Are your employees sticking around?
Turns out, keeping employees is often harder than hiring them. But employees are a valuable (and steep) investment for your company and the future of your business. So hiring the right people and keeping them for the long haul is crucial to building a successful business.
In this article we’ll cover why employee retention is important, plus how to improve employee retention at your company.
- Why employee retention is important
- How to improve employee retention
Why is employee retention important
Turnover costs U.S. companies $1 trillion a year. Yep, you read that right. One trillion dollars—and one trillion reasons companies should prioritize employee retention efforts.
Why such a high price tag? When employees leave a company, there are a number of costs to account for, including:
- Time and money to replace the employee (including recruitment and onboarding of new talent)
- Lower morale for employees left behind
- Reduced productivity during hiring and onboarding stage
- Lost expertise and company knowledge
In fact, replacing an employee can cost from one-half to two times the employee’s annual salary, according to Gallup’s estimate. On the other hand, companies who keep their employees longer, see benefits beyond hiring and training costs.
Employee retention leads to:
- Better customer experiences
- Consistency and momentum across teams and the organization
- Stronger company culture (which supports employee engagement)
And when turnover is low and engagement is high, companies can more easily attract the right talent for the job. In other words, it’s in your company’s best interest to take care of your employees and find ways to boost retention and engagement at every opportunity.
How to improve employee retention
So how do you reduce employee turnover? There’s no one right solution. Instead, you’ll need a multi-pronged strategy to build engagement and boost employee retention over time. Here are 5 ways to get started.
1. Hire the right people.
Our research found a strong connection between employee engagement and employee turnover.
- Disengaged employees were 3.3 times more likely to leave their company within 90 days of the survey compared with highly engaged employees
- After 180 days post-survey, disengaged employees were 2.6 times more likely to leave the organization
- 1 year after the survey, disengaged employees were 2.1 times more likely to leave their organization compared with their highly engaged counterparts
That’s a huge investment of time and money in recruiting and training costs for just a few months of work. That’s why it’s so important that companies invest in the right hires from the start. To avoid mismatches in skills and role responsibilities, communicate your expectations clearly and pay attention to possible misalignments in experience and culture.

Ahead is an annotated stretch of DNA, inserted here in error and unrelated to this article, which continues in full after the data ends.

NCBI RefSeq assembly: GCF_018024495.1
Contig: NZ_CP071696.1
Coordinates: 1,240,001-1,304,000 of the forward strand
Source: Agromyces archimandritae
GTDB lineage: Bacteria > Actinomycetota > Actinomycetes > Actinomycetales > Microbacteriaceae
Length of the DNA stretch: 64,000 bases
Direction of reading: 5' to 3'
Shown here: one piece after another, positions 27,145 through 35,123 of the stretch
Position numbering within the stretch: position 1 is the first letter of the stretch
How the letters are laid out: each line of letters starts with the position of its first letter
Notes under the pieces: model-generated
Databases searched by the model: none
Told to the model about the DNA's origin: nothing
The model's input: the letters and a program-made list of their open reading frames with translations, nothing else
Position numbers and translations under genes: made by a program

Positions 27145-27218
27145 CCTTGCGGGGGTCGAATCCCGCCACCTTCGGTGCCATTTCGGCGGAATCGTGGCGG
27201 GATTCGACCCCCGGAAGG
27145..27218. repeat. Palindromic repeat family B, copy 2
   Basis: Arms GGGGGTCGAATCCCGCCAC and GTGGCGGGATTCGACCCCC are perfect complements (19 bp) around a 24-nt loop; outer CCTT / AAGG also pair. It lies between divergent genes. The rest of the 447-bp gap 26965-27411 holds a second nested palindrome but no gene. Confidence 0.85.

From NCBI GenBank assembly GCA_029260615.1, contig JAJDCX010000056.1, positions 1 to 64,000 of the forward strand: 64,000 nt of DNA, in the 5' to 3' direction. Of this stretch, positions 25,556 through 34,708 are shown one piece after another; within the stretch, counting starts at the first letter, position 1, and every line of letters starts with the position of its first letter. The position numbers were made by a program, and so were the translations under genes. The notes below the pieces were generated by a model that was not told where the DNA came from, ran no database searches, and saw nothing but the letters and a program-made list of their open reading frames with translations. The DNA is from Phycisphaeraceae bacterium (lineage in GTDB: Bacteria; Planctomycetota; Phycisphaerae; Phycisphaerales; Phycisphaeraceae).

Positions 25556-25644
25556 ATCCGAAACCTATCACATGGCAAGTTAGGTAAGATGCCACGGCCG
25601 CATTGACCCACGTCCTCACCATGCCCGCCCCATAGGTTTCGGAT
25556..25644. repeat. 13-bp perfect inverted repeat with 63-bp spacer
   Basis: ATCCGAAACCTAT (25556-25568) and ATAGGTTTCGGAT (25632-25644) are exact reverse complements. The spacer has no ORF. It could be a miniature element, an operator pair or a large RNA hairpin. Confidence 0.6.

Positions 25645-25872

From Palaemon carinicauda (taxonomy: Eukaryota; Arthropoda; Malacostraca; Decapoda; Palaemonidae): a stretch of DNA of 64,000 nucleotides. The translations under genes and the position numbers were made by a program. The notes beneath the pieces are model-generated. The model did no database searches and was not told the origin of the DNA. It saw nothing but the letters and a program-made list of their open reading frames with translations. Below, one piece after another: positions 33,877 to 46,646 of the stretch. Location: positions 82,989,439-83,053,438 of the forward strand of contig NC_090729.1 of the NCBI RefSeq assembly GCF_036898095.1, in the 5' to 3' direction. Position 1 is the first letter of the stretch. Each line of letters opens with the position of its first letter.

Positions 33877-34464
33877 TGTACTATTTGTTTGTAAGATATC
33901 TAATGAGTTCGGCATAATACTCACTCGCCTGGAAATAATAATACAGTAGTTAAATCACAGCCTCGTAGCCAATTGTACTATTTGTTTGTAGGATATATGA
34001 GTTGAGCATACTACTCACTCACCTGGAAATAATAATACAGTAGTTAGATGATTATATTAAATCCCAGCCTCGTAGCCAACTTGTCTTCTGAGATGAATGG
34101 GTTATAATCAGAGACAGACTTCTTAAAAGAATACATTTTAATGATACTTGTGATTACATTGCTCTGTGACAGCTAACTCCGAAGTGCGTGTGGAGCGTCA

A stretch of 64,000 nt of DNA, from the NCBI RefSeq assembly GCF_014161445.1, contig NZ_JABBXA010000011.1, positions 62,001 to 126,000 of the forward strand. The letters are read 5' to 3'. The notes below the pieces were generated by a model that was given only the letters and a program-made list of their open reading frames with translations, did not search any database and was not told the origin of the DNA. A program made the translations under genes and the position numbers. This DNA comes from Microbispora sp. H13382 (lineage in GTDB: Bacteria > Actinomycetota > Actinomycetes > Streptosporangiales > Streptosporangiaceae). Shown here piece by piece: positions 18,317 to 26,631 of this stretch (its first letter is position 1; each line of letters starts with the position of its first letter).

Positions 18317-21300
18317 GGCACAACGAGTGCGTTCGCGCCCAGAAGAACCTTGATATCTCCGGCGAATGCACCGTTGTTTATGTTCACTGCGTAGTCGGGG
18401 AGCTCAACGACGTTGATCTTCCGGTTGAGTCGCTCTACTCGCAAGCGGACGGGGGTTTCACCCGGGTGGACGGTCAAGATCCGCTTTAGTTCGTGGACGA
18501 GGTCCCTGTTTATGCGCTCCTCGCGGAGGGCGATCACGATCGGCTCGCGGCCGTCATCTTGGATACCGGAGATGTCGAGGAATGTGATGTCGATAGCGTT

2. Optimize the onboarding experience.
Once you’re confident you found the right match for the job, it’s time to onboard and train them. But onboarding is more than just signing a contract, taking an office tour, and setting up the employee’s desk.
Your onboarding process should be strategic and “last at least one year to ensure high retention” according to SHRM.
The onboarding process should target several goals:
- Reinforce a positive first impression
- Set clear expectations for their work and future at the company
- Communicate what to expect the first week
- Connect new hires to the team and help them build relationships with coworkers and colleagues
- Provide structured opportunities for new hires to offer feedback on their job, company processes, and culture
- Start planning for their long-term future and development at the company
How does your onboarding experience stack up?
3. Create a culture of recognition and feedback.
Employees want to feel valued and appreciated for their contributions. And building a culture of feedback and employee recognition can go a long way to helping employees feel seen and heard—and less likely to seek that validation elsewhere.
Here are a few ways you can build recognition and feedback into your company culture:
- Practice continuous listening—use annual and pulse surveys to gather employee feedback.
- Hold regular one-on-ones with employees—review performance together often, offer (and ask for) feedback, and discuss career development with employees.
- Create an employee recognition program—Build recognition into your culture through peer-to-peer recognition, public and private praise from managers, and company awards or shoutouts.
4. Develop your employees.
Employees want to know they have a future at your company. If they don’t see it, they’ll look for it somewhere else.
That’s why employee development is key for engaging and retaining top talent year after year.
- Prioritize internal hires and promotions when possible
- Provide opportunities for coaching and mentorship
- Make long-term employee goals and development a part of your regular performance conversations
Communicate with your employees to understand their goals and expectations for development. Where do they see themselves in five years? What skills or experience do they hope to gain? Be sure to let them know what opportunities are available to them, including training, mentorship programs, and education support.
5. Act on insights from exit surveys.
You can’t avoid some employee turnover. But whether you have high turnover or low turnover, you can gain important insights from employees on their way out the door.
Use exit surveys to get direct feedback from your soon-to-be ex-employees on exactly why they’re leaving and what suggestions they may have for improving the company. You might be surprised what you learn.